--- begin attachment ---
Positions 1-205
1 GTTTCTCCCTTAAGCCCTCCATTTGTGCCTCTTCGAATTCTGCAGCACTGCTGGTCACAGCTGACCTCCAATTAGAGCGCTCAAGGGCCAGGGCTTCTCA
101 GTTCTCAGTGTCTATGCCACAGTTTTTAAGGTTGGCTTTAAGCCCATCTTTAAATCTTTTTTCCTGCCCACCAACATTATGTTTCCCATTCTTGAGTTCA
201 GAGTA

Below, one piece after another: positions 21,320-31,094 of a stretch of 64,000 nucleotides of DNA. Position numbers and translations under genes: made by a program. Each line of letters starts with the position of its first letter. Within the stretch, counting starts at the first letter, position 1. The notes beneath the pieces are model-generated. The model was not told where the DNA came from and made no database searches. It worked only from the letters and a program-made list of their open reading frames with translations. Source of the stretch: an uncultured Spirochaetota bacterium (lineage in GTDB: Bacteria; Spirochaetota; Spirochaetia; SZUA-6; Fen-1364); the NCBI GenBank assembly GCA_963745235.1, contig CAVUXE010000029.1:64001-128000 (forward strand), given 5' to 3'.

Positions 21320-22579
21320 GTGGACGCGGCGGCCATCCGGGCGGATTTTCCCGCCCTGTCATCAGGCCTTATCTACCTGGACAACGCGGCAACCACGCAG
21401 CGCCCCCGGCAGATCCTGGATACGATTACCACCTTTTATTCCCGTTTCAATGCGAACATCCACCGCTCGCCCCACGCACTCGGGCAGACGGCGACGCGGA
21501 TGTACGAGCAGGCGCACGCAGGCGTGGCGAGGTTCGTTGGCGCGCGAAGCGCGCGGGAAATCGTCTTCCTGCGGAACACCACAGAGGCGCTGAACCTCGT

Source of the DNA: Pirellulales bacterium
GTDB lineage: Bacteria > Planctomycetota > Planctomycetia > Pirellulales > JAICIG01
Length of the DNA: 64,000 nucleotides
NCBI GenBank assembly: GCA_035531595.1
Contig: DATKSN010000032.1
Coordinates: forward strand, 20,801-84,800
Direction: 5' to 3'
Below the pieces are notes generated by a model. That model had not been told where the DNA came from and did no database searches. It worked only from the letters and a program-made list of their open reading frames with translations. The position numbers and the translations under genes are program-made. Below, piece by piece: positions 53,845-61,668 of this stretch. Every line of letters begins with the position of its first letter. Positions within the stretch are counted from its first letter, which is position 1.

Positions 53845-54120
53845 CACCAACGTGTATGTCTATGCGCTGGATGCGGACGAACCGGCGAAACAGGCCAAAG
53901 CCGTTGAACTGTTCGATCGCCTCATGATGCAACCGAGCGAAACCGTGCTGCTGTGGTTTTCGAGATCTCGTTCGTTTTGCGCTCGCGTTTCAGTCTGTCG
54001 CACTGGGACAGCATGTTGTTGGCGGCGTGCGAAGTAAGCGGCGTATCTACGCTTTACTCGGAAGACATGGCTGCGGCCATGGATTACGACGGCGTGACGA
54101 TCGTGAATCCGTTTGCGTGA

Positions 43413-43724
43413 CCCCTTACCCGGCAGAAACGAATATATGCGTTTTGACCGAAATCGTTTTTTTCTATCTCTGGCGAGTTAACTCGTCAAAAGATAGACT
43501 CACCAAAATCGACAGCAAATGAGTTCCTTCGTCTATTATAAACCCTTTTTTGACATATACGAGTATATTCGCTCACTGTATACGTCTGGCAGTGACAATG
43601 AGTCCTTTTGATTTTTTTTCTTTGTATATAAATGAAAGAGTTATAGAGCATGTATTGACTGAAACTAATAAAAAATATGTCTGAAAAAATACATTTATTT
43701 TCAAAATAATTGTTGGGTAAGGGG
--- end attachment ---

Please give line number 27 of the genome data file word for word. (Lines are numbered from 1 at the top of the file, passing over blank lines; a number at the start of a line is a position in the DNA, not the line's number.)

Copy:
43701 TCAAAATAATTGTTGGGTAAGGGG